Gus Malzhan had Nick Marshall operating at a dizzying pace throughout the game on Saturday as the Tigers put up over 500 yards and 35 points against the #1 scoring defense in the country. The Tigers were incredibly balanced on the day, totaling for 254 yards passing and 248 yards rushing. There’s no question that the offense has the ability to put up points, but in order for this team to be successful, their defense doesn’t have to necessarily dominate, but rather be opportunistic.
Although one could make the argument that Laquon Treadwell (we all are wishing him a speedy recovery) would not have fumbled the ball if he was not injured, the Auburn defense was still in the right place at the right time. On the flip side, they gave up more than 450 total yards for the third game in a row and haven’t really showed any signs of improving. Auburn will get burned if their defense continues to play with fire like they have been, but if the ball continues to bounce their way then the Tigers could be in for another special season.
Tennessee breaks through; Arkansas plays in the wrong division.
Tennessee got their first conference win of the season this past Saturday, and it’s only fitting that the Volunteers won in overtime after scoring 14 points in the final 4:30 of the fourth quarter.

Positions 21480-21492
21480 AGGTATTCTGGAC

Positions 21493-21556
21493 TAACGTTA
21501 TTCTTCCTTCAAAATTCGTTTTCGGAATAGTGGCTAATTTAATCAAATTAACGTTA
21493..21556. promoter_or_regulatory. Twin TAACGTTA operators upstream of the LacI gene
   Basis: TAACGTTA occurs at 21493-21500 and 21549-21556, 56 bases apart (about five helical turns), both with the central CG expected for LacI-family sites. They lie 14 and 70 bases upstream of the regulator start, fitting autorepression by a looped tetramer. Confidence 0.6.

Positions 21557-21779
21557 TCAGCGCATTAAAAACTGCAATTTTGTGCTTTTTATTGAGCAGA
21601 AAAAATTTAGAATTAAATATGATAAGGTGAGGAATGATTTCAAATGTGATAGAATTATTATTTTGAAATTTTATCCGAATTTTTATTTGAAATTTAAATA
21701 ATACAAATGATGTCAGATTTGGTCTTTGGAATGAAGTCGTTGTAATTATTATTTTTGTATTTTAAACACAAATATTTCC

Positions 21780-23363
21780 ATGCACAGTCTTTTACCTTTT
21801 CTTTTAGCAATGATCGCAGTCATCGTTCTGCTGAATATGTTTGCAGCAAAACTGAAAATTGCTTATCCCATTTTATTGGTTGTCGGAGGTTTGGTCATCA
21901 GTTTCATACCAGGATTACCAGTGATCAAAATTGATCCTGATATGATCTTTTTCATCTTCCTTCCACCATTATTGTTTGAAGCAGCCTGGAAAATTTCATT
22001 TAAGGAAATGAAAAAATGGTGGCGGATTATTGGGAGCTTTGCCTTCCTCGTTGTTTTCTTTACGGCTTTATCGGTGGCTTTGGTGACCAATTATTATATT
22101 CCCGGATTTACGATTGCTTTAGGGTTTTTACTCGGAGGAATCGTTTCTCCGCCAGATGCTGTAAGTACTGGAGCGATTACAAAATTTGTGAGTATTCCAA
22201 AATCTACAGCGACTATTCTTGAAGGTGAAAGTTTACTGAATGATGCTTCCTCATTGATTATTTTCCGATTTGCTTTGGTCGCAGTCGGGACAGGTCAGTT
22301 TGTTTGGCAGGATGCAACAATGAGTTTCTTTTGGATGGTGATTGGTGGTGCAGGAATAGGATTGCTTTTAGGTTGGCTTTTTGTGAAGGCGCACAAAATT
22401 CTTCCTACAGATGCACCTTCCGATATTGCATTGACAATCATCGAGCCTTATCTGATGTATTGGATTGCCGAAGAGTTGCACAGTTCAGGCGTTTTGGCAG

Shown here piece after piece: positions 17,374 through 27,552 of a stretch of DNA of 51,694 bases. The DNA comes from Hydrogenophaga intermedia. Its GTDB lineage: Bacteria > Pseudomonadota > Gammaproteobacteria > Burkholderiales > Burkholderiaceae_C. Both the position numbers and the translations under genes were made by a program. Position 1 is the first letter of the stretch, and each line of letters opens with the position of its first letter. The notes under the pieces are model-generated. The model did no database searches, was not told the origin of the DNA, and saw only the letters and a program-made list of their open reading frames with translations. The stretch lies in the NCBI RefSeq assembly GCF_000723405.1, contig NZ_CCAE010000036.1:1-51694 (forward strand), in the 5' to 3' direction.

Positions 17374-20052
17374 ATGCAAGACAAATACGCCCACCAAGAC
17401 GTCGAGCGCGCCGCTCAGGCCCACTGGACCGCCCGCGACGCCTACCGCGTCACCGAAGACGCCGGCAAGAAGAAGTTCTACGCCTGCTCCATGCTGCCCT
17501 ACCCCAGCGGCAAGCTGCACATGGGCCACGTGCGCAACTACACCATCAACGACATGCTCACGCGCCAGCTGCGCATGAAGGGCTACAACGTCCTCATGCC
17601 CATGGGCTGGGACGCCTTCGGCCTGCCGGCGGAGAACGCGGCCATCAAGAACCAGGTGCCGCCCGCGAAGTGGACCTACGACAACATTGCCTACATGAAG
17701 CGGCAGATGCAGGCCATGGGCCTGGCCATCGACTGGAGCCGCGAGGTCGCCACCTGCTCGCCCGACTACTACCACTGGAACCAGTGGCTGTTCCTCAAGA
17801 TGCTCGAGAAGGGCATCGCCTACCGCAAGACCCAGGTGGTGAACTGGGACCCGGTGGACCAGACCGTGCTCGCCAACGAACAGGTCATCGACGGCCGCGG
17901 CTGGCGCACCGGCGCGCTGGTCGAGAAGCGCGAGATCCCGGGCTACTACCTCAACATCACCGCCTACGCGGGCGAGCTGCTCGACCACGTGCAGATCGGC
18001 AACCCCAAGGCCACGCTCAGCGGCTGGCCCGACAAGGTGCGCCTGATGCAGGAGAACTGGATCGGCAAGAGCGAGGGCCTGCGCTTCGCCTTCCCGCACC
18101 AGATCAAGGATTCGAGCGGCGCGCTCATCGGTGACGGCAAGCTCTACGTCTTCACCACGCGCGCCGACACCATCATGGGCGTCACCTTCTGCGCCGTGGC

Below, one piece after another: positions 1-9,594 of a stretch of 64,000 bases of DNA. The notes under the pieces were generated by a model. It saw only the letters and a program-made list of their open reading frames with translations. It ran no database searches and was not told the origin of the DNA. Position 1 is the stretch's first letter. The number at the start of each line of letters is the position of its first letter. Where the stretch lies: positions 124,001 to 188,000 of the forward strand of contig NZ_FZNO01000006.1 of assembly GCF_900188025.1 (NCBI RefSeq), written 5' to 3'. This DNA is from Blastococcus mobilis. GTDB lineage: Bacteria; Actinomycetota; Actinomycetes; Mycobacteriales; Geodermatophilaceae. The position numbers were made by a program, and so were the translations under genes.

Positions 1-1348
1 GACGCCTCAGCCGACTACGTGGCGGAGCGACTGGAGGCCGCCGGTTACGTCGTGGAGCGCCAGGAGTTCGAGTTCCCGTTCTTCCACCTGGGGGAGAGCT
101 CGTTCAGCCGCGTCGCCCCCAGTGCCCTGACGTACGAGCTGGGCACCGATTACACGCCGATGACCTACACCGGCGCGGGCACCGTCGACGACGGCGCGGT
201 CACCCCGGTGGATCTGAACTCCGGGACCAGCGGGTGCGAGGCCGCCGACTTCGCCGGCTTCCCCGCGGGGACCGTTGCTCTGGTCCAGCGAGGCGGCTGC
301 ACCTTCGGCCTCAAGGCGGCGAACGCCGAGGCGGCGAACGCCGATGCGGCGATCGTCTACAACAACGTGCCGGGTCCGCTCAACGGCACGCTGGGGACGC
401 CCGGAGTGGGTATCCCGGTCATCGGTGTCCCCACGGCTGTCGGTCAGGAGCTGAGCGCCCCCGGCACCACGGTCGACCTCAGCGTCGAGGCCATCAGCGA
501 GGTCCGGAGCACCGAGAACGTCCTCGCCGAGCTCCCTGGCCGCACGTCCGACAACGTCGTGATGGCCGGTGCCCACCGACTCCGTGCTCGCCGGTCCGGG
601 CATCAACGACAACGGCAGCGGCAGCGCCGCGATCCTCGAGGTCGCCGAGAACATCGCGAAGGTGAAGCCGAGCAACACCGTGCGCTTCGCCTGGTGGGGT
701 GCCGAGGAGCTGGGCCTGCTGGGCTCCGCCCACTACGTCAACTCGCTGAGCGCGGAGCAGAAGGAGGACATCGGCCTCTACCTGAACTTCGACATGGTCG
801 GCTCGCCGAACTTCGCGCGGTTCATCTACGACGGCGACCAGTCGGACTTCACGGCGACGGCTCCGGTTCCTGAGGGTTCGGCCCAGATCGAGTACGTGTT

As good as Pharoh Cooper was for South Carolina—four total touchdowns on 286 yards of total offense—Joshua Dobbs was that much better as he not only threw for 301 yards and two scores, but he also broke the single-game rushing record for a Volunteer quarterback after wracking up 166 yards on the ground and three scores to go along with it.
After Dobbs capped off a 9 play, 85 yard drive with a touchdown pass to Jason Croom to send the game into overtime, the Vols were only able to get a field goal and South Carolina had a chance to make up for losing their 14-point lead late in the fourth quarter. However, as bad as the Volunteer defense had played up to that point, they put everything together when it mattered the most as their pass rush was able to get to Dylan Thompson on first and second down, and really killed any chances South Carolina had of making the game-tying field goal. This was the third game this season in which they have given up double-digit fourth quarter leads and lost the game. The previous two were against Missouri and Kentucky.
On the other side of the conference, Arkansas wasn’t as fortunate. For starters, they were playing the #1 team in the country on the road, but they certainly held their own against the Bulldogs in Stark Vegas.
Arkansas did everything necessary in order to put themselves in a position to win the ball game; they dominated in time of possession, they forced three turnovers, and they ran the ball effectively. The Razorbacks were on the verge of heading into overtime with the Bulldogs when Brandon Allen threw an interception in the last couple of seconds, bringing every Arkansas fan tumbling back down to earth. The Razorbacks have not won an SEC game since 2012.
Dak Prescott had a few uncharacteristic mistakes early on in the game, but he threw for a career-high 331 yards and was money when his team needed him the most. Dan Mullen’s squad did not play their best, but they overcame their mistakes and did what all good teams do: win.